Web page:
Good day dear friends, blog followers, readers and listeners.
2017 draws to a close, so it is the time for some nice educational content 🙂
For today I originally wanted to focus one one thing, but after digging into it I stumbled remembered a request for a specific subject from a friend, and decided that this would be a good opportunity to combine the two.
So, first thing first – tomorrow, Decembre 23rd, is the birthday of one of the most important and influential personas in contemporary Cuban music – Elio Reve Matos!
(By the way, a common mistake is to date his birthday to July 23rd of the same year; this is wrong – the confusion comes from the fact that soon after Elio’s birth, his family moved to a different city in Guantanamo, and thus his father registered his birth at the town hall of their new place of residence after the move, which happened to be later that year) .
So, I was planning an article about the Orchestra… but considering the fact that I have already written one before, and that I received a request to write about a specific song, which most people today recognize by it’s Orquesta Reve version, I will now be addressing this “issue” – La Ruñidera.
Are you familiar with this classic of Cuban music?
You should be, as cover versions exist in abundance, by many different artist from Santiago de Cuba to Nueva York and beyond…
So, first, what does “Ruñidera” mean?
As with many such words we often come across in Cuban music, this is a term from Cuban street slang, dating back to as far as the early XX century or even the late XIX century, a time when dancing was becoming a popular pass time for more and more people in Cuba, as opposed to only the higher and higher-middle classes, as it was before.
Also, this was a time when Afro Cuban culture was slowly beginning to sip into the mainstream, especially through the fields of music and dance, and many new genres were being born, such as Son and the various genres of Rumba.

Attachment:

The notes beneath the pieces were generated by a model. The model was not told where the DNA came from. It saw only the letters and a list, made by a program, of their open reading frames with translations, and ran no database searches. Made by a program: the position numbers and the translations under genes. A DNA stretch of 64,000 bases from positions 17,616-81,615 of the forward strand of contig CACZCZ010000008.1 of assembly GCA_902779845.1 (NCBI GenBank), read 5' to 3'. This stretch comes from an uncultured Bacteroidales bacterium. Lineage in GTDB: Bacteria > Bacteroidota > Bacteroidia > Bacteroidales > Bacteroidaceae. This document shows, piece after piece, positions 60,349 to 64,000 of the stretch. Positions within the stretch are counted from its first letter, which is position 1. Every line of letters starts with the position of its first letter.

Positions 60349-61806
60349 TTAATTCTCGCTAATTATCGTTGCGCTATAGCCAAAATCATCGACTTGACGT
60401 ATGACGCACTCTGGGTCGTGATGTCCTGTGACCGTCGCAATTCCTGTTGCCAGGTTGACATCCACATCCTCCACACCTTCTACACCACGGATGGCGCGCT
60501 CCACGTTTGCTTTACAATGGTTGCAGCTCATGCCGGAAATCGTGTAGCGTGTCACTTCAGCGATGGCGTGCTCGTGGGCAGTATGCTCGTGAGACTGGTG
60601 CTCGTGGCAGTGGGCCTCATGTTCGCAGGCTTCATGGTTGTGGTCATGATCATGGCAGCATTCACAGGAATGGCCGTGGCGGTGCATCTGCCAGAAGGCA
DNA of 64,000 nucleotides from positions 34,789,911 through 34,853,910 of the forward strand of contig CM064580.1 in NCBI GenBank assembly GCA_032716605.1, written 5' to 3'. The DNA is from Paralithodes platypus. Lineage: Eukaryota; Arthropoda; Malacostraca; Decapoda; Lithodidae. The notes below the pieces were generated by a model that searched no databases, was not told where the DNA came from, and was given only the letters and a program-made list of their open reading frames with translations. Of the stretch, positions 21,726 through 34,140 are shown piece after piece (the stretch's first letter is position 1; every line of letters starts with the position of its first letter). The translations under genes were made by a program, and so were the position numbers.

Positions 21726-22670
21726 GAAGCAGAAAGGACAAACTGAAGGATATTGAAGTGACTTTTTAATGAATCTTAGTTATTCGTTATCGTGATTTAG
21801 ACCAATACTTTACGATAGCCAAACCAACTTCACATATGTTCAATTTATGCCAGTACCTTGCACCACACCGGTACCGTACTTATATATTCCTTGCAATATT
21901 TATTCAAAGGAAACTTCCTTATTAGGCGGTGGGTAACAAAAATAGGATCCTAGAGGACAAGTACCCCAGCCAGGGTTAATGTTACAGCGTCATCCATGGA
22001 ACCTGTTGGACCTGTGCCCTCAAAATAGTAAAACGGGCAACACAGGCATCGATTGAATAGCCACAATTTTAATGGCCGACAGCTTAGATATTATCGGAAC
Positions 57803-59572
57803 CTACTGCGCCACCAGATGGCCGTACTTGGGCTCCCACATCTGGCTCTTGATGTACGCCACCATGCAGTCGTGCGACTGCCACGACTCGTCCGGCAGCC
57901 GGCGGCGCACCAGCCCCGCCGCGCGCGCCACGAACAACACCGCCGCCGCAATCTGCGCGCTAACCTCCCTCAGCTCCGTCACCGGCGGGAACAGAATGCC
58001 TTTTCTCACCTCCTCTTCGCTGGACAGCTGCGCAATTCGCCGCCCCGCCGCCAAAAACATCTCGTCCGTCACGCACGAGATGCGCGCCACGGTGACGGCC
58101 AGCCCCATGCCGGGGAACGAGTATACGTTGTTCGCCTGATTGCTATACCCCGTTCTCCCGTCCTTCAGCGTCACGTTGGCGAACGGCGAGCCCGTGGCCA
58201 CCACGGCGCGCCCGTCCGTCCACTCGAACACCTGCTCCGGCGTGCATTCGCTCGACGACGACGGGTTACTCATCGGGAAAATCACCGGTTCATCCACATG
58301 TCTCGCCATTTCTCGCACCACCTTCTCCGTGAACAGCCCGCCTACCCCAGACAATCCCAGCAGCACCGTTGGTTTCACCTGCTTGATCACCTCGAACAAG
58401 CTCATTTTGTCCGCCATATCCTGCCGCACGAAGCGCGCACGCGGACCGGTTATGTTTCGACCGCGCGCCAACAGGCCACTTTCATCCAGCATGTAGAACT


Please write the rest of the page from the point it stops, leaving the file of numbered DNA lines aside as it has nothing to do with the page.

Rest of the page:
Ruñidera comes from those times, and means “the time on the dance floor when a very popular song comes on, and everybody comes to dance” and can also mean “a dance-out, an informal dance (or musical) competition held at a dance venue or on the street”.
Which ever came first (the 1st one is more common, though), both terms reflect the phenomenon of an emergence of a popular dance culture at that time.
So, was this song written in new york, at the times of the inception of “salsa” music during the 1970’s? or maybe written and composed by the great Elio Reve during the 1980’s?
No and no yet again!
This song, like many other well known and much beloved composition, comes from much earlier, and started it’s life as an early Son Montuno, with some artists at the time performing it as a traditional son, as well.
Written and composed by Alejandro Rodriguez in late 1931 for Cuarteto Machin, it was performed in 1932 by Machin and also by Septeto Nacional de Ignacio Piñeiro, with the later contributing a lot to the compositions’ popularization, as it was one of the more prominent ensembles of its time.
Machins’ version is a classical Son in the urban, Habana, style
And the one by the Septeto is an early Son Montuno, from the times before the genre was even formalized or defined!
Both are quite beautiful, aren’t they?
But these are not the well known ones…
The most famous interpretation comes from Orquesta Reve, from the groundbreaking 1985 album Rumberos Latinoamericanos, one of several albums from that time which brought Reve to the top of the hit charts back in the day.
Timba was not yet born, but this is a part of its vast roots and ancestors, in the style of “Changui del Reve”, which is a modernized take on Son Montuno, bringing back an amplified version of the classic Tres guitar, but also innovating with the semi-improvised bridges and solos that would later on become the “guias” of Timba.
Now, there is also the most recent version of this song, recorded by Elito Reve and the latest generation of Orquesta Reve, together with Cuban music legend Pablo Milanes, as a part of the anniversary album “la salsa tiene mi Son” which came out a few years ago, in 2016, dedicated to the Orchestras’ 60th (!!!) anniversary
So we had classical Son, Son Montuno and Changui del Reve so far… but speaking of Reve and his birthday, one cannot wrap things up without sharing this wonderful concert I came across the other day, featuring many of the Orchestras’ finest musicians from over the years, and also some special guests, all of whom share a deep connection with La Aplanadora de Cuba…
So thank you, Señor Reve!